Hong Kong (CNN) — Lola Wang, a 28-year-old marketing officer in Shanghai, makes a six-hour trip to Shandong to see her parents twice a year — once during the Lunar New Year and again during the National Day holiday in October.
“I feel like I should visit my parents more but having a job in the financial industry means I have to work long hours and sacrifice some of my personal time for work,” Wang, an only child, tells CNN.
Wang’s dilemma is faced by many young people in China, where a one-child policy and three decades of economic reforms have accelerated the decline of the traditional extended family.
It’s also a matter of concern for China’s new leaders as they grapple with the burden of supporting the growing number of elderly people.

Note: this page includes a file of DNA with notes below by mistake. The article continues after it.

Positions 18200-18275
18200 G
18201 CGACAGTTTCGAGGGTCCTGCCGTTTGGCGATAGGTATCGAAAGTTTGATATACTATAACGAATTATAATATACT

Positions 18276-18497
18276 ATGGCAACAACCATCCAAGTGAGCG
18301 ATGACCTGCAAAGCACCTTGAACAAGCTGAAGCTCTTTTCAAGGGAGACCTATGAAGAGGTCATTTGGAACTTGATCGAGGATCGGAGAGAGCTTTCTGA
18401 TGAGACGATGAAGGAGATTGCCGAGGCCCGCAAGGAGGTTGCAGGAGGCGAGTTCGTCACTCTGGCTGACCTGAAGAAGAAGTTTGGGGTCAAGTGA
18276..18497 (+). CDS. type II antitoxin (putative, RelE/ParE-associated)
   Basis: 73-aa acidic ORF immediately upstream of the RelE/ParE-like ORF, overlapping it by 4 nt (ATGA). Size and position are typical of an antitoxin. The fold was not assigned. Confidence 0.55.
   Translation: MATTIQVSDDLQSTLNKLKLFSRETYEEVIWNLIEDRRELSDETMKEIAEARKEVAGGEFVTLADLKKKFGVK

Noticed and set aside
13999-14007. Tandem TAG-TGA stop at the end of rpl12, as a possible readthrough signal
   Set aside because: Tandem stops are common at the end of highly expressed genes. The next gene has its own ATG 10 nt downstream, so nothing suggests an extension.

A new national law introduced this week requires the offspring of parents older than 60 to visit their parents “frequently” and make sure their financial and spiritual needs are met.
“People are accusing young people of not visiting their parents enough,” says Wang, adding she agrees with the aims of the law.
“Admittedly, some of them use their career and long working hours as an excuse. My problems are that I do care about my parents, but I have little vacation and my parents live far away.”